How event-driven architectures balance continuous security validation and intrusion
Find out how Hadrian’s event-driven architecture allows for continuous security validation which balances consistent testing with a lack of intrusion.Read more
From Officer to Hadrian Legionnaire: VP Strategic and Special Projects Matan Shavit talks about his transition from military to business and the skills he brought with him
After 9 years of military service Matan Shavit started his MBA in London. It was here that he met Hadrian’s founders and was brought into the dynamic and invigorating process of helping to recruit, build and manage the Hadrian team. Since then, Matan has progressed through the company to become VP of Strategic and Special Projects. We had the opportunity to talk to Matan about how his skills from his time in the military have aided him in this new business context.
Prior to getting your MBA you did 9 years of military service. What have been the biggest similarities between leading military operations and leading business ones?
I think ensuring you have values that guide you, kind of like a ‘northern star’, is true to both. No matter what kind of team you’re leading, rallying individuals under a common cause is always going to be important.
At the end of the day it’s all about the people. You have to build relationships, foster them and align them with the overall goals you believe in. I definitely understood the importance of people management from my time in the military. During my military service I started off as a platoon officer, with 45 individuals under my command, and later took command of a company, with 350 individuals under my command. When you’re being put in situations of uncertainty and ambiguity, like in the military, it’s always about the people. It’s vital to have a structure of values in place that act as guidance.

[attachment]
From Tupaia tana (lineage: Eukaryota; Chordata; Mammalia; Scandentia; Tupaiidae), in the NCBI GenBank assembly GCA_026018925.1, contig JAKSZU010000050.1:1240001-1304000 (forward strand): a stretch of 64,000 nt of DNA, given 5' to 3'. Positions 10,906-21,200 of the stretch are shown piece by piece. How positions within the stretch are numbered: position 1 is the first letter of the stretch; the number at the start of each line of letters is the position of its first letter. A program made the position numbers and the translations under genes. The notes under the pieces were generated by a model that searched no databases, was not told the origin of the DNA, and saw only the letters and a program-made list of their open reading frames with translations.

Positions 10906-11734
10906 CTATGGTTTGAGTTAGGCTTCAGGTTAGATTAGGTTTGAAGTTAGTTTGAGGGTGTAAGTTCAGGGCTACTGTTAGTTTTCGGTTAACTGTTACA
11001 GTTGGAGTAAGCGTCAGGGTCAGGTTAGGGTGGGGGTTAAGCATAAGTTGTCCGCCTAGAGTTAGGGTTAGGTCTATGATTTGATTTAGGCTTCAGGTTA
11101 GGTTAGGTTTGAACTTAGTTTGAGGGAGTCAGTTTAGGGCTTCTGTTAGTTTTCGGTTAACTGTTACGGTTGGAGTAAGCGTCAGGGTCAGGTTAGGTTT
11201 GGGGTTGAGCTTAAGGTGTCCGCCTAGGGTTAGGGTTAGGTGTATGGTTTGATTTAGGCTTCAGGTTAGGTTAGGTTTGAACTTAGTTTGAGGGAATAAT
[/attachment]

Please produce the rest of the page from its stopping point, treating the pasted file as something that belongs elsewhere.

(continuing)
The people-focused approach of Hadrian is one of the things that’s so exciting to me:The values we have and what we believe in within Hadrian is very people-centric.
It must have been a pretty big change to move out of military life and to get an MBA. What drove you to go back to school and take that leap?
I was born in France and raised in Belgium. Both of my parents were diplomats. I remember being 6 or 7 and my father would host other diplomats - I learned to greet in many different languages. I also went to an international school where there was always a huge circulation of kids from different countries coming in and out. That international energy is a huge part of who I am today and I think partially what attracted me to an MBA and later into Hadrian. The MBA is so international and it gives you exposure to networks of individuals from around the world. There’s an opportunity there to build new and true relationships. The environment is fast paced and people focused, which I find exciting.